Due to the masses noted on the patient's chest x-ray, the oncology service recommended a chest CT and neck CT to rule out further metastasis and to potentially identify the origin of the malignancy.
The CT of the neck revealed multiple metastases in the lungs and lymph nodes. The patient was also noted to have moderately sized pleural effusions in the left and right lungs that were highly dense and partially loculated, which were read as potentially malignant exudates.
The CT of the abdomen and pelvis revealed a large heterogenous soft tissue mass in the mid lower left kidney. Again, masses were noted in the chest suspicious for lung and pleural metastases, as well as mediastinal, subcarinal, and hilar adenopathy. “This constellation of clinical findings and possible lucent metastatic lesion of the left calcaneus are suspicious for metastatic renal cancer.”
The patient was seen and evaluated in the oncology clinic. It was determined that the best biopsy site would be a mediastinal biopsy and biopsy of the lung mass, if possible, by the pulmonologist.Renal cell carcinoma often metastasizes to the lungs and a lung mass biopsy would differentiate metastasis from a second primary malignancy.
The pulmonologist performed the lung biopsy and samples from the left lung were determined to be metastatic renal cell cancer by the pathologist (Fig. 6,7). The pathologist read the right lung aspirate as atypical and suspicious for adenocarcinoma.
Once the initial pathology results were obtained, a repeat bronchoscopy and thoracentesis was planned 8 days after the first procedure to obtain more tissue.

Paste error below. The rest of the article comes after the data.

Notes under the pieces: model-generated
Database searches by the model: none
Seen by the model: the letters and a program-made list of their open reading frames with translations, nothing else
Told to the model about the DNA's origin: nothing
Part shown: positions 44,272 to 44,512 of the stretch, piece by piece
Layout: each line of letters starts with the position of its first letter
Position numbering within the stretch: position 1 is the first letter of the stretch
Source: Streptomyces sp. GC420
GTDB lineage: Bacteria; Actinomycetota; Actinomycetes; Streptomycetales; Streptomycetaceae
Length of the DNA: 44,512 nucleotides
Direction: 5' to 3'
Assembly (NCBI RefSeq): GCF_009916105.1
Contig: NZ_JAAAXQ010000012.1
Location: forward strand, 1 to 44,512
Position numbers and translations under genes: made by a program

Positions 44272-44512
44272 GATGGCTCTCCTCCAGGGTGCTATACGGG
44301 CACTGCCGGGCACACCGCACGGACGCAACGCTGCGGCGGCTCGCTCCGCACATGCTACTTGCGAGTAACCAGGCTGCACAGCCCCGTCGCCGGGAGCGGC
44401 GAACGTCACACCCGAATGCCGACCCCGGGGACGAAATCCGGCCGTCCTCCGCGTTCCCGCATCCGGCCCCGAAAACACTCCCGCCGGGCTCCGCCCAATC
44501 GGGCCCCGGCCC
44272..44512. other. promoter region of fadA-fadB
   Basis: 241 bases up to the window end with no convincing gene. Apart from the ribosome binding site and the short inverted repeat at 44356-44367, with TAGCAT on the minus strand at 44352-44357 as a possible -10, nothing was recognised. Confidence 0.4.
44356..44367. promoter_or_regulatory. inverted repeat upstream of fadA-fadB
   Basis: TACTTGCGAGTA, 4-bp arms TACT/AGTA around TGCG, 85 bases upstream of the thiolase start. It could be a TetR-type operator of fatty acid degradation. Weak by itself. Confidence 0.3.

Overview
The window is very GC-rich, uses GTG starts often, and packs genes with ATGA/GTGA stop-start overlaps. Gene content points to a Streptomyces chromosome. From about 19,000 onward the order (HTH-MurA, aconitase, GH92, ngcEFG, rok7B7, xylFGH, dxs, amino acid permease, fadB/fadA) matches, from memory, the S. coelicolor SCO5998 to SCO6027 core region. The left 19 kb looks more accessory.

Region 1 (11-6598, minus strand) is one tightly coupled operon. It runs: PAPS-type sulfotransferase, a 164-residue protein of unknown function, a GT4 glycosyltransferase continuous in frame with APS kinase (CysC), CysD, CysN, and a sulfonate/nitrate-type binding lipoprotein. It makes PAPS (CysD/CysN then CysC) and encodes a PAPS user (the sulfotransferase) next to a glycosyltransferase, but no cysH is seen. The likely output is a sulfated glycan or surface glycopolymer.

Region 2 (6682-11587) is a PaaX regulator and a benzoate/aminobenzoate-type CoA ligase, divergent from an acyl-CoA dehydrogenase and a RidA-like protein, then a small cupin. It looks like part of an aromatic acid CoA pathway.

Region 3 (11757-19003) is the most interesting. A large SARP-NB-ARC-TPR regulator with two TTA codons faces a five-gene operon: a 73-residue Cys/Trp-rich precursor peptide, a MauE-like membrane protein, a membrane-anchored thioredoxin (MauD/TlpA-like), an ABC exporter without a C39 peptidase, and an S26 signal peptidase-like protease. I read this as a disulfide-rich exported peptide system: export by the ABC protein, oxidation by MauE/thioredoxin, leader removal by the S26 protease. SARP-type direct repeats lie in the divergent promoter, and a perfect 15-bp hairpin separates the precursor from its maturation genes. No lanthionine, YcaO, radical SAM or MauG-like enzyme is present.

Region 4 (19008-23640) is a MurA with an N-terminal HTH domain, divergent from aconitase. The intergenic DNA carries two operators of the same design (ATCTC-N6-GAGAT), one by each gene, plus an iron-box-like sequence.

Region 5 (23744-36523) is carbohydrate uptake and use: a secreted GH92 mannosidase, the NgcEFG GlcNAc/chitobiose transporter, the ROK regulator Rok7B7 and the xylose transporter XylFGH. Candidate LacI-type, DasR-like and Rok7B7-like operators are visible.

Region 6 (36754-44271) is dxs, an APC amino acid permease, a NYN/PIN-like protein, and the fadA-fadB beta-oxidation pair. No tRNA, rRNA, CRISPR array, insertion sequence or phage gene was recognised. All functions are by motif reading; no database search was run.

The day of the repeat bronchoscopy, a therapeutic thoracentesis was performed instead. 50 mL of fluid was drained, sent to pathology, and was read as suspicious for metastatic adenocarcinoma. A lymph node biopsy of a lesion on the scalp was also performed and was read as metastatic adenocarcinoma.
On follow up, patient continued to have worsening shortness of breath. Oncology recommended starting immunotherapy vs. supportive care, patient opted for chemotherapy, understanding that chemotherapy was only palliative.
Within one week of follow up, the patient presented to the emergency department of an outside facility due to shortness of breath. He had been saturating in the low 80 s on 4 L of oxygen. He was again noted to have large pleural effusions in his chest. He was also found to be hypercalcemic with a serum calcium of 15.7, increased from original labs. He was admitted to the ICU for management of his hypercalcemia and pleural effusions.
During his admission to the ICU, the patient continued to deteriorate. He passed away in May 2019, 49 days after his original presentation to podiatry.
Renal cell carcinoma is a rare disease that often metastasizes. While this disease often metastasizes to the lungs, it rarely metastasizes to the foot. When it does, the calcaneus is the most common bone involved, due to its rich vascularity. Survival amongst patients with metastases is low, and early detection is key to treatment.